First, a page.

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Back make in India with testing in India

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People are fed by the food industry, which pays no attention to health … and are treated by the health industry, which pays no attention to food,” was the caustic observation of American writer and environmentalist Wendell Berry. While this critiques the organised medical profession’s inattention to nutrition and the role of the food industry, public health votaries recognise the importance of adequate and appropriate nutrition across the life course and are vigilant about the role of the food industry in enabling or endangering health through myriad products that reach our mouths from the market. Hence the outrage at recent reports that Nestlé was marketing a baby food cereal in India and many other developing countries with a higher sugar content than the version it marketed in Europe. Around the same time, reports of regulatory agencies in Hong Kong and Singapore banning masalas marketed by two Indian manufacturers aroused alarm.

The report on Nestlé’s baby food cereal (Cerelac) was released by Public Eye, a Swiss NGO, which conducted the study in partnership with the International Baby Food Action Network (IBFAN). IBFAN has been watching Nestlé since they battled over the manner in which the transnational food company marketed breast milk substitutes. Indian and global health authorities recommend exclusive breast milk feeding for the first six months of life because of its ideal nutrient composition, immunity-boosting properties, and support for the growth of a healthy microbiome in the baby’s gut, apart from promoting a close psychological bonding between mother and child. Commercial campaigns to promote breast milk substitutes have often undermined these health considerations.

The current controversy centred around the nutrient composition of a baby cereal that the industry has been promoting for use during infants’ transition to baby foods. Is the industry turning a blind eye to health considerations while enhancing the addictive appeal of the baby cereal by increasing the sugar content? If so, why is it careful not to do so in western Europe while it feels free to do so in developing countries, including India? Is it because there is considerable variance in the capacity of national regulatory agencies to lay down clearly defined rules, vigilantly monitor and enforce compliance, periodically conduct independent testing, and initiate action against violators?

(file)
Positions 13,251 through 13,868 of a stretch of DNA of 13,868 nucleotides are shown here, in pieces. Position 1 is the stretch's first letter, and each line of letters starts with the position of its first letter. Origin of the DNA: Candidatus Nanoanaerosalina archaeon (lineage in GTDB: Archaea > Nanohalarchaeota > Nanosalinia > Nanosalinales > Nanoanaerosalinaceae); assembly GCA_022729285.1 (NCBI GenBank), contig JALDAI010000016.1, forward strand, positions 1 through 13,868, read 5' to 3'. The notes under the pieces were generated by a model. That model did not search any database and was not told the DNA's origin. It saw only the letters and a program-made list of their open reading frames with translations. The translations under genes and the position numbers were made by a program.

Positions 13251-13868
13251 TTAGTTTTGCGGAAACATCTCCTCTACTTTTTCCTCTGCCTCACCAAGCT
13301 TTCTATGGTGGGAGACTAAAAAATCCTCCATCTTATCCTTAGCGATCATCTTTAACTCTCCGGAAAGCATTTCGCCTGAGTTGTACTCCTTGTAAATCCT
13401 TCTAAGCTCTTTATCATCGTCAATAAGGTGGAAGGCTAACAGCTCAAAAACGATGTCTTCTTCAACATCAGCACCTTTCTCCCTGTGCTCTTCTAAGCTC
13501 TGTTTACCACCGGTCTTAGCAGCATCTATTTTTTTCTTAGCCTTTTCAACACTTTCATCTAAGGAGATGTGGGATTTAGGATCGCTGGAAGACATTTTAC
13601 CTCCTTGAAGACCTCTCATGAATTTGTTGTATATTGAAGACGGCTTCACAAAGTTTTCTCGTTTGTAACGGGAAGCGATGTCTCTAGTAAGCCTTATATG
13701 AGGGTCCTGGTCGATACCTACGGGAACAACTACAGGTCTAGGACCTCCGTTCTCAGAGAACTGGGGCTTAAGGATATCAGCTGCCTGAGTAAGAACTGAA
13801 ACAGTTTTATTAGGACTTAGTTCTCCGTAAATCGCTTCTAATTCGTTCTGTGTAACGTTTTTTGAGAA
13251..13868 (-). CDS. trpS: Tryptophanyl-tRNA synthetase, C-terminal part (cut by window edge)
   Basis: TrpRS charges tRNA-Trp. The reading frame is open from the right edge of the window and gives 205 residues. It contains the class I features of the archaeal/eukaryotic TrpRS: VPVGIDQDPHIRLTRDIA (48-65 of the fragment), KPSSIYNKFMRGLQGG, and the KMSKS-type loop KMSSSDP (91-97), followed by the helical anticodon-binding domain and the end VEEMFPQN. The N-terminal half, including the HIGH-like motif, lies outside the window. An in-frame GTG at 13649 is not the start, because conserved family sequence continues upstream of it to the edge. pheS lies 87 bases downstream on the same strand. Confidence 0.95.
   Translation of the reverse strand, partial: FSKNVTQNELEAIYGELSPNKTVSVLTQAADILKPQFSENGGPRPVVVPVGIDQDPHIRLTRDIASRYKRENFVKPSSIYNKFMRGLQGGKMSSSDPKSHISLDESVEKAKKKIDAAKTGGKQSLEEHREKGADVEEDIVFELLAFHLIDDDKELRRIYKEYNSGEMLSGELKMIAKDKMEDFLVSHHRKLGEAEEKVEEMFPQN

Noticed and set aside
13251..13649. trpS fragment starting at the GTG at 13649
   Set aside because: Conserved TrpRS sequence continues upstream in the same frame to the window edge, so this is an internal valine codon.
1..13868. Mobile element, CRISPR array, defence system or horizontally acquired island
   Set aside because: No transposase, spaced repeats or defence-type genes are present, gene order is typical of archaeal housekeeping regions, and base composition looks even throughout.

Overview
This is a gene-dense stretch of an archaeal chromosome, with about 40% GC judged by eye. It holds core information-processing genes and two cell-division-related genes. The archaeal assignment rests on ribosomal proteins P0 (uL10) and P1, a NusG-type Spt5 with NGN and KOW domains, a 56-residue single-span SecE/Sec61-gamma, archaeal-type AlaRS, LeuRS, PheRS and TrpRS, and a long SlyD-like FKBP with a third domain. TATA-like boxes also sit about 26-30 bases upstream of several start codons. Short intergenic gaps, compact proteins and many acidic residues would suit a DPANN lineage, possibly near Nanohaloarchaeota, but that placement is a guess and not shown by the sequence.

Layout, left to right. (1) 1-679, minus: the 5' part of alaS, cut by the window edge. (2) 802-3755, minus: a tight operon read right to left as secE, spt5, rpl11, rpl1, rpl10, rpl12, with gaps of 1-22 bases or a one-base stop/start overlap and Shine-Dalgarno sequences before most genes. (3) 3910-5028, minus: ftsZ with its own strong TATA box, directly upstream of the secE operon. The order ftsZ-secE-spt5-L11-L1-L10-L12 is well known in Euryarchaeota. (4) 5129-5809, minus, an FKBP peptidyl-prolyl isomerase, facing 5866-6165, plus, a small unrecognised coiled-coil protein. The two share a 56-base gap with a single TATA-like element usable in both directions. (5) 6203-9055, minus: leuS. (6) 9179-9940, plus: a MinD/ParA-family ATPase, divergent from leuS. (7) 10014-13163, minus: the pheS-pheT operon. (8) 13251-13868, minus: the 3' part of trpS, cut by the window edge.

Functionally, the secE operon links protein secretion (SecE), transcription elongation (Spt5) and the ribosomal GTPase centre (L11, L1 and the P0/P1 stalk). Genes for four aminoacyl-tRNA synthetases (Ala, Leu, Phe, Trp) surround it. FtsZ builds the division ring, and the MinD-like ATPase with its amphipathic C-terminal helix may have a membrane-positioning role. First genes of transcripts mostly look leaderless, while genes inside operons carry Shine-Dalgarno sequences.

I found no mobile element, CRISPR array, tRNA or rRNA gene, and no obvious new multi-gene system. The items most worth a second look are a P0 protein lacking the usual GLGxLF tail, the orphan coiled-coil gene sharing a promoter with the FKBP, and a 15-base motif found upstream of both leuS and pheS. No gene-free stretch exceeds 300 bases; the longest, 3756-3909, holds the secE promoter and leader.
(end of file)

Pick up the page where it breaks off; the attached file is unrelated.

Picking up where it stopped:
High sugar consumption, through baby cereals, can lead to obesity, while increasing insulin resistance in muscles, fat and liver. This sets the stage for pre-diabetes which can progress to diabetes. The high sugar content of baby foods counters the development of a healthy microbiome in the gut and mouth. Since high sugar content instils addiction, the baby demands more cereal leading to high levels of total body fat and abdominal fat but with a poorly developed lean muscle mass. That dims the hope of developing a healthy, fit, athletic and economically productive generation which is expected to be the flag bearer of our future progress.